Why Do Architects Focus on Art More than Building Science?
"If architects did their job there wouldn’t be any need for building science." So says Joe Lstiburek, principal at Building Science Corporation, in an interview with Andrew Michler of Inhabitat. Actually, there still would be building science. It's just that it would be fully integrated into the design process, where it belongs.
The photo at left is the Aqua Tower in Chicago. As Lloyd Alter points out in his Treehugger article about this abomination, this building has been called "architectural pornography" by engineer Ted Kesik. This building exhibits two of the biggest problems with the design of commercial buildings: Too much glass and too much thermal bridging. If you don't believe it, see the thermal image in engineer Robert Bean's article about the Aqua Tower.
A while back in the Energy Vanguard Blog, we published an article about a high-rise condo building here in Atlanta with similar problems. The author and his wife, both architects by the way, live in a 900 square foot condo and pay what seemed to them way too much in their electricity bills. Turns out that the concrete slabs that form the floor and ceiling suck a lot of heat out their condo in the winter. But hey, who could have suspected that concrete would do that?
Well, the architects who designed it should have. As Joe correctly points out in that interview, though, the "architects have caused their own problem." What they're doing is art, but it requires much more. Incorporating building science, which he describes as "the interaction of the building enclosure with the climate and the people and the mechanical system," is what they should be doing. It used to be part of their job, but along the way somewhere, they dropped that piece to build glass boxes with cantilevered thermal bridges that are building science nightmares.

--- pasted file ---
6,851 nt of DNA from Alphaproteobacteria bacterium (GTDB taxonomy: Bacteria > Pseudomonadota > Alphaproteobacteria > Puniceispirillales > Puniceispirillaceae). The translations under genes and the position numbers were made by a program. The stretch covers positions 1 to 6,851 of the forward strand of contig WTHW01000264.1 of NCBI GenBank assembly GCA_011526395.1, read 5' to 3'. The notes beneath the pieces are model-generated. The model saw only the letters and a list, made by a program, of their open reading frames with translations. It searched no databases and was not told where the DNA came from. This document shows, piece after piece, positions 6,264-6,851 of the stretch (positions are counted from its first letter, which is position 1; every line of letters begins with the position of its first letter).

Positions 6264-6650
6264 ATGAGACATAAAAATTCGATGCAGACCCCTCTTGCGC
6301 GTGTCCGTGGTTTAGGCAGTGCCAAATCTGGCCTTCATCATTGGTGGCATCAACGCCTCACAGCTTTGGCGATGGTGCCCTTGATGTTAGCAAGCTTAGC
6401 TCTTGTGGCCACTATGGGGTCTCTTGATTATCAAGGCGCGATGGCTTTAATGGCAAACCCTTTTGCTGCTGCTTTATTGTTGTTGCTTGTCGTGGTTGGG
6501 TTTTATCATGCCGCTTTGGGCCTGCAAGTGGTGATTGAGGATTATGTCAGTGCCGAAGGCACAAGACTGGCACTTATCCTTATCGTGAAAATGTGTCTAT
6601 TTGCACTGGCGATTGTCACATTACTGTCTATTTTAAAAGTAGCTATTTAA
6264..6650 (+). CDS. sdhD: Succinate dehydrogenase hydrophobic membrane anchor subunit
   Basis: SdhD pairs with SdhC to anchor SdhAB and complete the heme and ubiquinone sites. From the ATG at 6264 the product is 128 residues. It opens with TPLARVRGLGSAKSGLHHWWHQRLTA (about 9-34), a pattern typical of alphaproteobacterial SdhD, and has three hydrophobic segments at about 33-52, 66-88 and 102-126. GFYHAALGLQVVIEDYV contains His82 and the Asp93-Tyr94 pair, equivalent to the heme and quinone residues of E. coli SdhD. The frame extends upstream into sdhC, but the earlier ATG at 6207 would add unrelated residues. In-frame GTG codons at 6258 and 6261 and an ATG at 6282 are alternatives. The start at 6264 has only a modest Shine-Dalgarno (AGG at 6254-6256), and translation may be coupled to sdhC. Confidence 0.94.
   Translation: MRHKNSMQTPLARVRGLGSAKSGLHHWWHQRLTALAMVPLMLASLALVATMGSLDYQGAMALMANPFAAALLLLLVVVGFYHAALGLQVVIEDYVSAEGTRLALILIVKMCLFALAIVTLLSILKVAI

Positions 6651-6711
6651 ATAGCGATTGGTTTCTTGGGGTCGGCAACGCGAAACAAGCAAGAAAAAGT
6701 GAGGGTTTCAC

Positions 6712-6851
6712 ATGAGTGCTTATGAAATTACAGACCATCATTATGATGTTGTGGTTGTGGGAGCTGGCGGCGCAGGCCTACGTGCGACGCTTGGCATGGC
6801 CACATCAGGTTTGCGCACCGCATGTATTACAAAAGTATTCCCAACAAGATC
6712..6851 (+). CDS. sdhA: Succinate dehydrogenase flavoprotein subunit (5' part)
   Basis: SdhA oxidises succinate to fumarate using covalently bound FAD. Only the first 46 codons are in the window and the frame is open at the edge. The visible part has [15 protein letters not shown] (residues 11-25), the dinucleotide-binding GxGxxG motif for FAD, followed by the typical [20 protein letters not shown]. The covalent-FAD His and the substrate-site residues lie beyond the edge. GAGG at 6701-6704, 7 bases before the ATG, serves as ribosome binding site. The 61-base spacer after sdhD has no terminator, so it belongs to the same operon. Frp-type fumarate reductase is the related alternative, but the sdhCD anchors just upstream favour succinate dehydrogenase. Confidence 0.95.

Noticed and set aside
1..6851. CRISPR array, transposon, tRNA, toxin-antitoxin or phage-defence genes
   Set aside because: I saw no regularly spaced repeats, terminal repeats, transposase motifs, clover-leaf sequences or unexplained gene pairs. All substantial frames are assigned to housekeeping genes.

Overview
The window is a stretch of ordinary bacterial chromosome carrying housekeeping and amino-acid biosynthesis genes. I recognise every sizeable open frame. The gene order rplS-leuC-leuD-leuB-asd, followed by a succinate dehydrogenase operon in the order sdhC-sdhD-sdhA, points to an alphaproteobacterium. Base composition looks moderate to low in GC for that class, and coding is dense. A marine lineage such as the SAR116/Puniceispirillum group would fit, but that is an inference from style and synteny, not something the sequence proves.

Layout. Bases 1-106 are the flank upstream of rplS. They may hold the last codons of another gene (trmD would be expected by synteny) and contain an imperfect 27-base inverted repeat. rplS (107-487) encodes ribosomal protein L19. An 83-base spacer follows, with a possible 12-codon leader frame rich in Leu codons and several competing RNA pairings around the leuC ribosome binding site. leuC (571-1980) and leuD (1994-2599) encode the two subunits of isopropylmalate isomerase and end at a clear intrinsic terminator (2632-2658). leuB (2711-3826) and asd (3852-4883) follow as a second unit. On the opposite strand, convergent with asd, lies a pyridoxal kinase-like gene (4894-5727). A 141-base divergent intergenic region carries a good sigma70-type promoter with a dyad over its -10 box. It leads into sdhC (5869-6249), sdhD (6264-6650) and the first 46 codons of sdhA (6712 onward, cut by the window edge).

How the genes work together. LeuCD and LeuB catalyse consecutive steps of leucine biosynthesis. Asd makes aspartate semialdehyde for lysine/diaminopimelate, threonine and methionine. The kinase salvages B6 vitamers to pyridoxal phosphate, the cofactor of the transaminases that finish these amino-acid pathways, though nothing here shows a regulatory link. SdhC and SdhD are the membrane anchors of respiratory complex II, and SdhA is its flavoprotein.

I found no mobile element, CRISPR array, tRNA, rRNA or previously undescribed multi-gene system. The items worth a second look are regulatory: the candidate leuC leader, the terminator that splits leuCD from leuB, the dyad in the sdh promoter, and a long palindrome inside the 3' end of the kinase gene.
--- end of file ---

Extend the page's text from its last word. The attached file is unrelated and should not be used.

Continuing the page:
One of the things that Lstiburek likes to point out is that commercial buildings a hundred years ago were more efficient than the high-tech monstrosities we're constructing now, yes, even the LEED-certified buildings. It's time to dump the fascination with all-glass buildings and cantilevered slabs that don't have thermal breaks.
US Green Building Council to Require All-Glass LEED Homes (an April Fools' Day post that actually fooled a lot of people)
INTERVIEW: Building Science Pioneer Dr. Joe Lstiburek on the Good, Bad and Ugly Side of Buildings by Andrew Michler, Inhabitat
Gimme A Thermal Break Redux: Engineer Calls Chicago's Aqua Tower "Architectural Pornography" by Lloyd Alter, Treehugger
What happens when artistic expression and culture trump common sense and principles in sustainability? by Robert Bean, Journal of Indoor Environmental Quality
Photo from wikipedia.com, used under a Wikipedia Commons license.